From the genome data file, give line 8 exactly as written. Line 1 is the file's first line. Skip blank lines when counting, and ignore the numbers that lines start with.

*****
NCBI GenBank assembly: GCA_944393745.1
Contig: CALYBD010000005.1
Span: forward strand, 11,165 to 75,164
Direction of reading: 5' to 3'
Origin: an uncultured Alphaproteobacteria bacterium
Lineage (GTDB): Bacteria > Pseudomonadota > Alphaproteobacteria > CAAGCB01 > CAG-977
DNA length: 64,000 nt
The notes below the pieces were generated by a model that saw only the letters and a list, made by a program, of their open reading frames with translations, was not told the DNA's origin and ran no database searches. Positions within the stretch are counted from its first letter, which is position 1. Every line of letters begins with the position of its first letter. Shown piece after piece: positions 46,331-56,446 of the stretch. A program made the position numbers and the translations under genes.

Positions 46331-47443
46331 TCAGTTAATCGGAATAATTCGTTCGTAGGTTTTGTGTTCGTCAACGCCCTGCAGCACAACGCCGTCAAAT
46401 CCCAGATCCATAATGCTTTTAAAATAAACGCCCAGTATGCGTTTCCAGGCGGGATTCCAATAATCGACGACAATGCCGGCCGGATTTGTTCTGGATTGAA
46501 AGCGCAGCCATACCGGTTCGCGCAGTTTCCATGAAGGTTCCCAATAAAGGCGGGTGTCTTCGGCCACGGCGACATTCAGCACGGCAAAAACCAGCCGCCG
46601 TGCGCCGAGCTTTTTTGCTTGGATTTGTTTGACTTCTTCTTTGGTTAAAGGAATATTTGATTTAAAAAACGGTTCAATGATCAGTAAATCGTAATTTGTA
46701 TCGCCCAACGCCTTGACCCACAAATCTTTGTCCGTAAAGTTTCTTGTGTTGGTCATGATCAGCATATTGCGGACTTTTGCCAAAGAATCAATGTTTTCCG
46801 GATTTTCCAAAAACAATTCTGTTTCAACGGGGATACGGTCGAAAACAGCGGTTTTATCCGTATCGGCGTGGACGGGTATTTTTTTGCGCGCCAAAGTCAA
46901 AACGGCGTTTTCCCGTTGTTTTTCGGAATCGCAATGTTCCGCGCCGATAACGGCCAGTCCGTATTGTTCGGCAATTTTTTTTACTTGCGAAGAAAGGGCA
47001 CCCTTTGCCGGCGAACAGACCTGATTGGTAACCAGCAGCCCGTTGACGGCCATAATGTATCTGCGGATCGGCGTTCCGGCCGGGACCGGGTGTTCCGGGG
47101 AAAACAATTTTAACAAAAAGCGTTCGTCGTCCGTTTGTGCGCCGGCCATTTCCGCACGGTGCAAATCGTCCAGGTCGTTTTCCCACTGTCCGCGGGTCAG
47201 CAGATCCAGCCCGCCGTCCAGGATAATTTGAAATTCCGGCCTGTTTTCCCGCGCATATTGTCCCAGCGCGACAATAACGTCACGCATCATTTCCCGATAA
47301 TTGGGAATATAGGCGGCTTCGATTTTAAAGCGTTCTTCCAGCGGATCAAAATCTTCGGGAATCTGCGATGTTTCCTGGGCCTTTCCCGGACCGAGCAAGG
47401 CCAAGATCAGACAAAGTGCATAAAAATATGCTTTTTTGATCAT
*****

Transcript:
The notes below the pieces were generated by a model that saw only the letters and a list, made by a program, of their open reading frames with translations, was not told the DNA's origin and ran no database searches. Positions within the stretch are counted from its first letter, which is position 1. Every line of letters begins with the position of its first letter. Shown piece after piece: positions 46,331-56,446 of the stretch. A program made the position numbers and the translations under genes.